Recent results from the neurosciences demonstrate that pleasure and pain are not two symmetrical poles of a single scale of experience but in fact two different types of experiences altogether, with dramatically different contributions to well-being. These differences between pleasure and pain and the general finding that “the bad is stronger than the good” have important implications for our treatment of nonhuman animals. In particular, whereas animal experimentation that causes suffering might be justified if it leads to the prevention of more suffering, it can never by justified merely by leading to increased levels of happiness.
What explains Korea's success in surviving as an independent state for over 2,000 years, not annexed to China, when it shares a border with this powerful imperial neighbor? I argue that diplomatic ritual can be conducive to managing asymmetric power relations and that the Korean state and the Chinese state prior to the nineteenth century used the diplomatic ritual of investiture in a strategic manner as a signaling mechanism to manage the expectations of each side. Drawing insights from ritual studies, I offer three specific mechanisms: (1) regularity and precision, (2) strategic ambiguity, and (3) the manipulation of symbols, through which the ritualization of power relations reduces the tension arising from the disparity in power. The empirical evidence comes from an investigation of a total of sixteen investiture cases between Chosòn Korea and Ming China between 1392 and 1644. It shows that the granting and seeking of investiture on both sides was not only a way of signaling their commitment to the status quo, but also a medium of negative soft power through which the stronger side could change the status quo relations to its favor using the symbolic power embedded in the investiture ritual.
This paper investigates the potential sources of the mixed evidence found in the empirical literature studying asymmetries in the response of output to monetary policy shocks of different magnitudes. Further, it argues that such mixed evidence is a consequence of the exogenous imposition of the threshold that classifies monetary shocks as small or large. To address this issue, I propose an unobserved-components model of output, augmented by a monetary policy variable, which allows the threshold to be endogenously estimated. The results show strong statistical evidence that the effect of monetary policy on output varies disproportionately with the size of the monetary shock once the threshold is estimated. Meanwhile, the estimates of the model are consistent with a key implication of menu-cost models: smaller monetary shocks trigger a larger response on output.
Asymmetries are found in every living being. A non-symmetrical structure is not necessarily pathological. Why then, is the diagnosis of asymmetry relevant for us as practitioners? In orthodontics, we can anticipate difficulties with treatment if we are well informed about the principles of symmetry and thoroughly familiar with craniofacial growth.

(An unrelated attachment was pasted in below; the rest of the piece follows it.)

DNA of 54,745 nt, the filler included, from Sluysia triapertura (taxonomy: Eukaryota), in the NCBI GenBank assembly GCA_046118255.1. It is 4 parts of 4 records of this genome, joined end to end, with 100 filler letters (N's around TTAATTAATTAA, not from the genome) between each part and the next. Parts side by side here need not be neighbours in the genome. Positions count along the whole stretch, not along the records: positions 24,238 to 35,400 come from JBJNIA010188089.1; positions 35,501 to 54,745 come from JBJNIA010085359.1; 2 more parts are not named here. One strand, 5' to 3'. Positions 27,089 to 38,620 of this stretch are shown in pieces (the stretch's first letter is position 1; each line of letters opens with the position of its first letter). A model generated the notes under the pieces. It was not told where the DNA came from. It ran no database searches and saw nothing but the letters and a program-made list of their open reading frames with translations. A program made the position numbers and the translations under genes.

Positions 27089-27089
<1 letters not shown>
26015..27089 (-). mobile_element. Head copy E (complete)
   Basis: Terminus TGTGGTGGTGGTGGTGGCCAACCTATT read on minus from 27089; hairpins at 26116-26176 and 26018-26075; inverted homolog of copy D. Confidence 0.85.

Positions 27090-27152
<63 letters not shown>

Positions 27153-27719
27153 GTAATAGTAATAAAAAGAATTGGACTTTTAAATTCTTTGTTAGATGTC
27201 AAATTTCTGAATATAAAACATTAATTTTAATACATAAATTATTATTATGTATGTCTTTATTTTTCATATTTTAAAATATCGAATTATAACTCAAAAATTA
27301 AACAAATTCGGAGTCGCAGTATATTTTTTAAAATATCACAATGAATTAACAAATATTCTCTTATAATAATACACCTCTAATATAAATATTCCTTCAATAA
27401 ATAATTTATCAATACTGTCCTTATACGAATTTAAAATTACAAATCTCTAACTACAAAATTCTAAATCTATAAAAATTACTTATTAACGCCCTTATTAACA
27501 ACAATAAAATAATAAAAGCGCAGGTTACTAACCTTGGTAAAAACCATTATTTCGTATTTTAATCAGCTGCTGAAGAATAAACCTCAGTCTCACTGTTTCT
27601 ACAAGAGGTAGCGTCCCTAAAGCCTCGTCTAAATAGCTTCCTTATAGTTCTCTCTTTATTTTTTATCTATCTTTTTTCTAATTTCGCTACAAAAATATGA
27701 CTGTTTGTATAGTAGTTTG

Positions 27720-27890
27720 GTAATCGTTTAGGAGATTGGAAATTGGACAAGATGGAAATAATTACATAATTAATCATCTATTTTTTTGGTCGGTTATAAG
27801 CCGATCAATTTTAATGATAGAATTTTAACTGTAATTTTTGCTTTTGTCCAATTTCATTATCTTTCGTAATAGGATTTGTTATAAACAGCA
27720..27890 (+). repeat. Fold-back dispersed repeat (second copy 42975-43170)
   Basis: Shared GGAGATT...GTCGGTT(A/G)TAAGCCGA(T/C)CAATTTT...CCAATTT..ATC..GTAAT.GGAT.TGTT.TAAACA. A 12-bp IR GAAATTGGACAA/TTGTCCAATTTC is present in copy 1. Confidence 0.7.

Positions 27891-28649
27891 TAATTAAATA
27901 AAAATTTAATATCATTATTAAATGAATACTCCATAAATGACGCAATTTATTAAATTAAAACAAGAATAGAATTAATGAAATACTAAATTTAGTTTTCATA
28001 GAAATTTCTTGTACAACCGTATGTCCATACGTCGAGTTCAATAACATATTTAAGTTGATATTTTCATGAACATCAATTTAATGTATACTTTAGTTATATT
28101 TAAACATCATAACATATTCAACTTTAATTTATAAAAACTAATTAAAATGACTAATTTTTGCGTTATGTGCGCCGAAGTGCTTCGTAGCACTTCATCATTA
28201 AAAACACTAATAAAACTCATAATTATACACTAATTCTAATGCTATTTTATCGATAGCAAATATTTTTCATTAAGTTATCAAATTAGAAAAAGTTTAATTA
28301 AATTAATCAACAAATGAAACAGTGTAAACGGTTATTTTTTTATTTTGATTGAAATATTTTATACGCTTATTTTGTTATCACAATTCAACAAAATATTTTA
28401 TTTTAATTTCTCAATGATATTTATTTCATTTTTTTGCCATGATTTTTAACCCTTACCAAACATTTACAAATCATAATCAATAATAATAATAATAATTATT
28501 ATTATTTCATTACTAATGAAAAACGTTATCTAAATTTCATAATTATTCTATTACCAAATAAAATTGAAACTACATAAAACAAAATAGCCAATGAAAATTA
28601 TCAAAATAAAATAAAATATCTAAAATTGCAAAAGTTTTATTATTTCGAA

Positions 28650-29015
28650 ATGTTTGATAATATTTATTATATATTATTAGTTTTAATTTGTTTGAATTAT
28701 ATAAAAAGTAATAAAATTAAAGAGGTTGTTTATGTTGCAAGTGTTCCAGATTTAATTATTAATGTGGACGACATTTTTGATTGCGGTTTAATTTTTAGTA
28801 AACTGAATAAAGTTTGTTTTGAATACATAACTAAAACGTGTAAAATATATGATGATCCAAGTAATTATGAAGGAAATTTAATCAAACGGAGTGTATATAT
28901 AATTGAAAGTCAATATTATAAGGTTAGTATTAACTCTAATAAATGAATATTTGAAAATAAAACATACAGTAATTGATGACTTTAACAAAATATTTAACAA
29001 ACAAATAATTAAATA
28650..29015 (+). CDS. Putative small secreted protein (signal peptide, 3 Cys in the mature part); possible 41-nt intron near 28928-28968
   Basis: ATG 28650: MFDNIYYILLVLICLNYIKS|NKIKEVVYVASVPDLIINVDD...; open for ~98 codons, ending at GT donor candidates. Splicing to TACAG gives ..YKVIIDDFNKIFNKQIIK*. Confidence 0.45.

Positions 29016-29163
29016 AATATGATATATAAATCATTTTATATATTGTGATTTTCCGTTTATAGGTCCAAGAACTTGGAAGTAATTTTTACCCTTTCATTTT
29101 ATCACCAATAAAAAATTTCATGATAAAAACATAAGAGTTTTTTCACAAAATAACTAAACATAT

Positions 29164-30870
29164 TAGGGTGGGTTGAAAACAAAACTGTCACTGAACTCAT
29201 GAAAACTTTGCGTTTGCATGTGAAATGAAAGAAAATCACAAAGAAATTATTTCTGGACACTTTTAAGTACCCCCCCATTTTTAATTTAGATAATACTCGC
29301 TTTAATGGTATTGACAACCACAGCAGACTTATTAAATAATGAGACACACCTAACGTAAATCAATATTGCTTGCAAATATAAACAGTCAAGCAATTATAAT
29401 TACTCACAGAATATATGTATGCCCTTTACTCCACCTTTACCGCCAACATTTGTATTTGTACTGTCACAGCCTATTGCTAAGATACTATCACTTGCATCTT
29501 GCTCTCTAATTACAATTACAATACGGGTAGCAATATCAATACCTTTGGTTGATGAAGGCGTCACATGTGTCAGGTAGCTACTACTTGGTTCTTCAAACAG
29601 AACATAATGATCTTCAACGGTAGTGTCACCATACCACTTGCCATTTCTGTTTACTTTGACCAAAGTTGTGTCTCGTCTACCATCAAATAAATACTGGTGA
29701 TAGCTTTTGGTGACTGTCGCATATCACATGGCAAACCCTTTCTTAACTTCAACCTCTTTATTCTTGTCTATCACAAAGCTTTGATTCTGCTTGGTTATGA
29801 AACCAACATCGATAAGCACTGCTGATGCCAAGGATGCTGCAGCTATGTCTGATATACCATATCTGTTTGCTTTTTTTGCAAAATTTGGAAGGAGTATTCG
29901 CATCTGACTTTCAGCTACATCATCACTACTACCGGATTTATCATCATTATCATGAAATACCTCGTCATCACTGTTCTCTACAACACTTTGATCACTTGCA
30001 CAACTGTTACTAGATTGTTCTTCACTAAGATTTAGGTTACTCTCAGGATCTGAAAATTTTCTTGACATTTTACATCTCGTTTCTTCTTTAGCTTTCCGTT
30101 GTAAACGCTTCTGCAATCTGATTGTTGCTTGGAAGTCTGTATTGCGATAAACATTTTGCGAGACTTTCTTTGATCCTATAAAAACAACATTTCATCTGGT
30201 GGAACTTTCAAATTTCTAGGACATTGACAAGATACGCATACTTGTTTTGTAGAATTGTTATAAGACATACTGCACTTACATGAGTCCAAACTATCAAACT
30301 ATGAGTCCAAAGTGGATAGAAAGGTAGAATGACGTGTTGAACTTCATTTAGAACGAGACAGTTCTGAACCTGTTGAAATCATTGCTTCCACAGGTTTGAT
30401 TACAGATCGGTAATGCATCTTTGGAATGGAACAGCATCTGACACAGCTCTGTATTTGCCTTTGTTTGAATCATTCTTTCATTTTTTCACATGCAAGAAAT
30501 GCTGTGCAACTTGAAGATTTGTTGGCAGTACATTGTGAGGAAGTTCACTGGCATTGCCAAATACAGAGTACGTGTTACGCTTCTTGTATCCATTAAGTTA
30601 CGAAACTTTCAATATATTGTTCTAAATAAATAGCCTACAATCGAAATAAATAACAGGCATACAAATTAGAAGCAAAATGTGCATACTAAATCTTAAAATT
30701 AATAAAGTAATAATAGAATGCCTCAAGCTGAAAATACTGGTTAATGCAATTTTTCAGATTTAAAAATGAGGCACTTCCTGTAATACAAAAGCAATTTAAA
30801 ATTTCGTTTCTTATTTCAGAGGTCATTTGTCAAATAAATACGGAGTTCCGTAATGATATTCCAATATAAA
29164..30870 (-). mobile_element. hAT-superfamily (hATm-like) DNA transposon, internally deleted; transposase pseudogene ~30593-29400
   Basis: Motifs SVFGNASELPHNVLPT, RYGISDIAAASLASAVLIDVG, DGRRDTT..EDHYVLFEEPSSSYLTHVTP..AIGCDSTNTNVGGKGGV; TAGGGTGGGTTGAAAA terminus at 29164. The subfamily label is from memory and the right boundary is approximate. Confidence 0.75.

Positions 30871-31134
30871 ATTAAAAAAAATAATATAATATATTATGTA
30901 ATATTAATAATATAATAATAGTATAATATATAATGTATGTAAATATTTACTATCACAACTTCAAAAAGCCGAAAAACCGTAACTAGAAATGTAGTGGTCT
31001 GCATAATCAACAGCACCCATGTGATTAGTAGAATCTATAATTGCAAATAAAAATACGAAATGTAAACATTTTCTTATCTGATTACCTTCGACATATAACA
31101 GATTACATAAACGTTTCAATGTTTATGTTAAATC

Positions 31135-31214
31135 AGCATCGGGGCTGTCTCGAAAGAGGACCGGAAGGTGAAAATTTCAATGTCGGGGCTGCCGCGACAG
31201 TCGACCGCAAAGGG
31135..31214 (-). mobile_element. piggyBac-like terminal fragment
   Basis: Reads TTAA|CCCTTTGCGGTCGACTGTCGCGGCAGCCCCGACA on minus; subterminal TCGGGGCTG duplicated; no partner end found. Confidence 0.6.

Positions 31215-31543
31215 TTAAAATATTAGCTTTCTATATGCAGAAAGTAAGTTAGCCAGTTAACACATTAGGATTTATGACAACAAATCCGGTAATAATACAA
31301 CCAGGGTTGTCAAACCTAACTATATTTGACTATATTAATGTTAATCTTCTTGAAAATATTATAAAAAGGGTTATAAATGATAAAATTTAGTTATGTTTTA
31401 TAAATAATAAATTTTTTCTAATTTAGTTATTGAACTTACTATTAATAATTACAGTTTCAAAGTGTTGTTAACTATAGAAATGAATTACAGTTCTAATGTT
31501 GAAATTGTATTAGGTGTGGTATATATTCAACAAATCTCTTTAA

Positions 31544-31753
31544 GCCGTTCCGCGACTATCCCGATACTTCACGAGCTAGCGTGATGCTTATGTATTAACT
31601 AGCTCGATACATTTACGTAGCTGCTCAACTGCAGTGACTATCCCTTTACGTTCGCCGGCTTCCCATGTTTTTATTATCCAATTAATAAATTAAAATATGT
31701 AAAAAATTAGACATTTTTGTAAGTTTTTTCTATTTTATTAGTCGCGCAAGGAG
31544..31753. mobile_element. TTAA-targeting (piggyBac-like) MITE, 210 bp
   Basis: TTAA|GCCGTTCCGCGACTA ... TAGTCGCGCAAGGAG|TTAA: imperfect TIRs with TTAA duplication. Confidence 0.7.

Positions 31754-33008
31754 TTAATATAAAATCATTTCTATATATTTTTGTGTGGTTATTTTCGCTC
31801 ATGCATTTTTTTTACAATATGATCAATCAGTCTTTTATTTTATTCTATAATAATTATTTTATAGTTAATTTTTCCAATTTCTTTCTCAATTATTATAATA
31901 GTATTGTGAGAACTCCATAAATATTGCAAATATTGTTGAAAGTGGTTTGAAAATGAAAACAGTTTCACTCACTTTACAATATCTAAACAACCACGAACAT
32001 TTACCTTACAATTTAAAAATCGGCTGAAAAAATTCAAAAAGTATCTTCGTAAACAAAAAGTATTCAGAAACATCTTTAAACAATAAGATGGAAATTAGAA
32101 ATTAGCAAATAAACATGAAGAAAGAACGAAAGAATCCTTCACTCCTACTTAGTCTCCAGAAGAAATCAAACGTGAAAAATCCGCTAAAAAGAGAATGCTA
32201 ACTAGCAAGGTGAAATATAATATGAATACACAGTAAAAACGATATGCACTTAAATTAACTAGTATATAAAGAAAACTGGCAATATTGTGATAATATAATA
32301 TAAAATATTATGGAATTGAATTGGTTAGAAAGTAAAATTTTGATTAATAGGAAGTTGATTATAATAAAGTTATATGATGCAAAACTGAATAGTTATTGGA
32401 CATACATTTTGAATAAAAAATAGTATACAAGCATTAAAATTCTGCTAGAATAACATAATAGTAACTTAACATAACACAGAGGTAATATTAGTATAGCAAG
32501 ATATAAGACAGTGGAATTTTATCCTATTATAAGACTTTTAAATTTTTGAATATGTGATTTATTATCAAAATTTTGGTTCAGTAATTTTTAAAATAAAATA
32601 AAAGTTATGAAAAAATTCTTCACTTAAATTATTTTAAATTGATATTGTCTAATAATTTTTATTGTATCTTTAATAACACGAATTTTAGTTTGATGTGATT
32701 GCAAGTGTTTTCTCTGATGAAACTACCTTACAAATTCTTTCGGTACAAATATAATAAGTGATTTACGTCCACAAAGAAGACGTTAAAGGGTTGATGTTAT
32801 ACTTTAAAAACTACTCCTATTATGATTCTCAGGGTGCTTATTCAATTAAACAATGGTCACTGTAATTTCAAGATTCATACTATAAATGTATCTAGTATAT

Severe mandibular asymmetry is relatively rare, appears early and becomes apparent at first sight to the practitioner. We find it associated with syndromes in patients for whom early multidisciplinary treatment is indicated.
Dyssymetry is a defect rather than an absence of symmetry. It is a mild form of asymmetry where the line between pathological and nonpathological is still unclear. The face can present different types of dyssymmetries including the whole gamut ranging from dental imbalance to imbalances of the jaws to cranial imbalances, each with its own signature that leaves its characteristic mark on the face. When dealing with mandibular laterodymorphias, the diagnosis must be made early in order to initiate an individualized treatment plan. We are providing some summary fact sheets that make it possible for the practitioner to clearly distinguish between the principal mandibular anomalies.
Describing an anatomical shape with a landmark points diagram allows the practitioner to use all the tools of geometric morphometry. Using a 14 point trigeminal for maxillofacial morphology, 10 points for basicranial morphology and 6 points for the orbital area, we have been able to identify the specific maxillofacial shapes associated with the major dysplasias (Class II or Class III ‘‘surgical limit’’) or simple malocclusions and to research the possible relationships between basicranial morphologies and maxillofacial morphologies. The asymmetries have thus been linked to other pathologies.
We have compared these results with those obtained by using a three-dimensional cephalometric analysis and with results obtained from the literature.
The conclusions on the epidemiology of the asymmetries are in agreement. Basically, the mandible with dominance of the right hemi-face was confirmed as the causative factor. The stability of the basicranial shape makes a solid case that it is not responsible for maxillofacial or occlusal pathologies.